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Is Colombia Safe for Travelers Right Now? 6 Safety Tips

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Compared to a couple of years ago, Colombia is a safe country to visit as a solo traveler or as in a group for your next trip. There are plenty of activities and places that you can go as a tourist without the fear of anything bad happening to you. Of course, as with traveling to any new place, you can’t be flippant about your actions and should always be aware of where you are. There are somethings you should always prepare with before any trip—learn some keys words in the native language, pin your accommodation on a map app so you can show cabs, and don’t excessively drink and then walk home alone. 

See Natvisa for up-to-date entry policies to visit Colombia!

What specific tips do you need to know before traveling to Colombia? Keep reading to find out: 

Don’t Give a Papaya 

No dar papaya translates to don’t make yourself an easy target. A common phrase in Colombia when talking about tourists, you may start to feel distracted or overwhelmed as you walk new streets. This may cause you to be careless with how you’re carrying your phone or leaving your purse wide open. If you don’t make yourself look like an easy target, you won’t become one. If you’re unsure about where you are walking around, pull into a café and look at your phone away from people walking around. 

Take Taxis at Night—But Only Official Ones 

Whether you’ve been partying or not, it is worth the little bit of money it costs to take a taxi back to your accommodation. Even in very tourist safe cities and areas in Colombia, you may notice darker streets. Plus, you don’t want to get turned around and then wonder aimlessly and become a papaya. The most popular taxi app that will take you home safely is Easy Tappsi or you can ask the bar or restaurant to call an official cab. An unofficial taxi may charge you some arbitrary fee and try to scam you if you’re not careful.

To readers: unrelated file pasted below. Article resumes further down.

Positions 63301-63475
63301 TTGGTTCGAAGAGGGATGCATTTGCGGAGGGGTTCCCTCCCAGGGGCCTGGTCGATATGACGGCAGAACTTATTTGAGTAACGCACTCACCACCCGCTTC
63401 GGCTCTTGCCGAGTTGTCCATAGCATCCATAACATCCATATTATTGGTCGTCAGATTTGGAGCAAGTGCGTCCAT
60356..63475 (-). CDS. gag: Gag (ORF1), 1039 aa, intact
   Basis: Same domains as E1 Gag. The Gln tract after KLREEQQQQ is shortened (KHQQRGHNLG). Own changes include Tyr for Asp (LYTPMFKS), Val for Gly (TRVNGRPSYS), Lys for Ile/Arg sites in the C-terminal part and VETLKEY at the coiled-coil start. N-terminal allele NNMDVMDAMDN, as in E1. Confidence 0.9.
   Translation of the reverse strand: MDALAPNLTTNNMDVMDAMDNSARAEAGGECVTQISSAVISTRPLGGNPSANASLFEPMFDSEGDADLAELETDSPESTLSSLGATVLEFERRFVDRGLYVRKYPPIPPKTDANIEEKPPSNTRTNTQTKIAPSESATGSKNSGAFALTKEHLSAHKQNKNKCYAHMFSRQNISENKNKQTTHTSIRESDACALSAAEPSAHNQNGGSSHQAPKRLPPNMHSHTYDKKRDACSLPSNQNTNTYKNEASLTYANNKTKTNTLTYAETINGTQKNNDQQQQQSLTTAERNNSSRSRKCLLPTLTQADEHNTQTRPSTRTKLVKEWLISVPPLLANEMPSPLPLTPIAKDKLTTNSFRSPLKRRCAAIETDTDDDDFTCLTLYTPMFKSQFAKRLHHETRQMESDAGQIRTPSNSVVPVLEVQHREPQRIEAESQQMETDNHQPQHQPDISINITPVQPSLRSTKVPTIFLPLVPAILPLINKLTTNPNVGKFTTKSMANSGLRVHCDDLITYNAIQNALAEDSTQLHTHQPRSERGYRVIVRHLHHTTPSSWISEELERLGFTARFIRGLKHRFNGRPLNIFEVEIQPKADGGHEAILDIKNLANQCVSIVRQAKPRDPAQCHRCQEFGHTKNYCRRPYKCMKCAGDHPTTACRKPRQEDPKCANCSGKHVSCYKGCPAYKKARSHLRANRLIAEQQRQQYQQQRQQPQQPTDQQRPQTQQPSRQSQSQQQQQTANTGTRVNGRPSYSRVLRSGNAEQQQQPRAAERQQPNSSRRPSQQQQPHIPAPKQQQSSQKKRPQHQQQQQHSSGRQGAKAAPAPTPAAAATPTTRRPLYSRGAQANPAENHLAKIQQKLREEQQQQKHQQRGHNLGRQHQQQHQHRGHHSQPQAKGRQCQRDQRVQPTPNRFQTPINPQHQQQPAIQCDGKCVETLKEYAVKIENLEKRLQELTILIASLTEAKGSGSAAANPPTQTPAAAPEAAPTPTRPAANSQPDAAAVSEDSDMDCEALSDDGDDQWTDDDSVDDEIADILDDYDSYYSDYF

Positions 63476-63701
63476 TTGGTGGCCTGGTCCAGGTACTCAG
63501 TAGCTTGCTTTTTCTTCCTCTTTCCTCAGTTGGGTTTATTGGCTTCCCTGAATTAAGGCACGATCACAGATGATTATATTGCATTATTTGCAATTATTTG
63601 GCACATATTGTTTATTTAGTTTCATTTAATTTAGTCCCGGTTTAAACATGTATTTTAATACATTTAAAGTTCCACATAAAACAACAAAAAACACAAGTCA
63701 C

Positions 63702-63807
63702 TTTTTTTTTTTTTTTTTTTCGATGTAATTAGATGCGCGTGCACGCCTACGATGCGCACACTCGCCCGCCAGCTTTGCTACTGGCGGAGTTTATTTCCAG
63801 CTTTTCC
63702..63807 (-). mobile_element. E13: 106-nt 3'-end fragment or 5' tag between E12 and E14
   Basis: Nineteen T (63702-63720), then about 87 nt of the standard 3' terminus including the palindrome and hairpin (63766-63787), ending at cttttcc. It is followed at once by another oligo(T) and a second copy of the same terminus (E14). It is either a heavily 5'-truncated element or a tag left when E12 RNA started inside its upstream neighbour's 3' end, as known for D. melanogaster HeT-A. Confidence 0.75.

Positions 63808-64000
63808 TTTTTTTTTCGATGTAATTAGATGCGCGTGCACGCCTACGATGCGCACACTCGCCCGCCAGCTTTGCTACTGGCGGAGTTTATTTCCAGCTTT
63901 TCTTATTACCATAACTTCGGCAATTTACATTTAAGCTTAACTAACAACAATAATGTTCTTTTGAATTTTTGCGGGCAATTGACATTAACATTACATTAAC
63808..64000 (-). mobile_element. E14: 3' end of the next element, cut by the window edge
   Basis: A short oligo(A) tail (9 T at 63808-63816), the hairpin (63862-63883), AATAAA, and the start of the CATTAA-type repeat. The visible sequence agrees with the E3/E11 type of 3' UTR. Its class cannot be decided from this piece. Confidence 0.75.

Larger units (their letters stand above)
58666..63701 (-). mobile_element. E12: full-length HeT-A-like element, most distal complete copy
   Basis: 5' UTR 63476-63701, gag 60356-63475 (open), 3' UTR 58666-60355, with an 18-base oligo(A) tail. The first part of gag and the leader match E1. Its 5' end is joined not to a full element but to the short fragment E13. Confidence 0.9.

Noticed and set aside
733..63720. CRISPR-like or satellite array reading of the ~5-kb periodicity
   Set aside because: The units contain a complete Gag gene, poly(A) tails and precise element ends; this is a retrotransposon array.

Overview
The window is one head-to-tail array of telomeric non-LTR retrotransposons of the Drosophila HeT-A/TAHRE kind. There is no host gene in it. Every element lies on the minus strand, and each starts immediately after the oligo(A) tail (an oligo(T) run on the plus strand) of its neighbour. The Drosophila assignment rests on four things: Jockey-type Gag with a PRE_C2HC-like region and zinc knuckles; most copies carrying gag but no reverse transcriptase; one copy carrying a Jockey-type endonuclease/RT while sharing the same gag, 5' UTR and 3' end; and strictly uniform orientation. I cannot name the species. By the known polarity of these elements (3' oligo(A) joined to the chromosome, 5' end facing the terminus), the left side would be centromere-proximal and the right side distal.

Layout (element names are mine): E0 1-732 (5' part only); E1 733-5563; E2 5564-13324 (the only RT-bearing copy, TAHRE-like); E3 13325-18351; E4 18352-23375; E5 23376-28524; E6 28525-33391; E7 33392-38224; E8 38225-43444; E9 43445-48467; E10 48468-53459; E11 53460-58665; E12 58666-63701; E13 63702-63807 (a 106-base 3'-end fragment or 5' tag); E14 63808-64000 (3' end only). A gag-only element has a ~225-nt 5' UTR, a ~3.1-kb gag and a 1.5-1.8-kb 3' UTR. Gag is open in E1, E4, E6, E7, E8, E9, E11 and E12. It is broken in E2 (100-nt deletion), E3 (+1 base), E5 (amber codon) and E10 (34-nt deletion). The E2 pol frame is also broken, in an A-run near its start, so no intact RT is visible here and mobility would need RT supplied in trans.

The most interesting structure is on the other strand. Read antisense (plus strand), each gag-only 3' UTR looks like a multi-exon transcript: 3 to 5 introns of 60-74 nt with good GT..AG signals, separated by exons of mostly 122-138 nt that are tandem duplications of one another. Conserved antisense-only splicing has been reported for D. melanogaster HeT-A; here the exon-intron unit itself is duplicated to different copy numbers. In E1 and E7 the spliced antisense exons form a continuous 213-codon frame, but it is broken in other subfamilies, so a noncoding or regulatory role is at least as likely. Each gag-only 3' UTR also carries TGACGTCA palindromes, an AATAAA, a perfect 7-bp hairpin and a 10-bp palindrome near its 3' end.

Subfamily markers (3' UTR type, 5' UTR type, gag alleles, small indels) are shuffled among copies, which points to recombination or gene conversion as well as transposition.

Read Up on the Local News Before Going 

Like everywhere these days, protests and unrest can pop out of nowhere. While the more touristy areas tend to be safe from these types of issues, you probably won’t want to be caught in unrest that could change your plans up. And while the drug and gang issues of yesteryear have quieted down significantly in the past couple of years, it is always good to just check in on where you are going a couple of days before getting there, especially if you’re trip is to a smaller or more rural part of Colombia.  

A Plain-Clothed Police Officer Will Never Approach You 

It has become a little common for plain-clothed persons to impersonate police officers on the streets of Colombia and demand seeing a tourists passport or to inspect your money. No legitimate police officer would ever do this and especially would never approach a tourist out of uniform. The people that do this “inspect” your money and then take it from you because they have determined that it is counterfeit currency. If this does happen, simply call over a uniformed police office, who will surely be around. You’ll be surprised how quickly the fake cops will move on. 

Avoid Drugs and Keep an Eye on Your Drinks 

Some people are already very diligent about avoiding drugs or always protecting their drinks when out, but others might need the reminder. You should also never accept a drink from a stranger that you didn’t see prepared in front of you. A lot of people come to Colombia with the goal of participating in “drug tourism”. It is very ill advised to do this. You don’t know where these drugs are coming from or what is actually in them. You may think you are getting a great deal on something just for it to be cut or laced with something that is not a drug and could kill you. There are also well documented instances of set-ups happening on the streets, where you will be offered drugs (they typically go after someone who is appearing intoxicated) and once you accept the drugs, you are arrested. It will never be worth that risk. 

Don’t Fight a Robbery

Pickpocketing and petty crimes against tourists happen in every single city in the world, no matter how safe they are, so this shouldn’t discourage you from planning a trip to Colombia (or anywhere for that matter). However, sometimes our instinct is to fight back when we notice our phones have been swiped or someone takes a grab at your purse. It is never going to be worth it—you are the party being take advantage of and they know how you might react. Get insurance on expensive items you have to carry, like your phone, and leave the expensive purses and jewelry at home. If you do bring expensive jewelry with you, it is important to get the jewelry insured in the event of theft or damage. It is also smart to not carry your phone or wallet in a pocket that can be easily grabbed at in crowds. 

There is always a need to be somewhat cautious when traveling, especially when you are going to a new place and don’t necessarily speak the language too well or at all. These days, Colombia is a safe city for tourists. It is important to be mindful of your surroundings and to know where you are and how to get back to your accommodation. But a trip to Colombia is well worth it and will give you a lifetime of memories, so enjoy!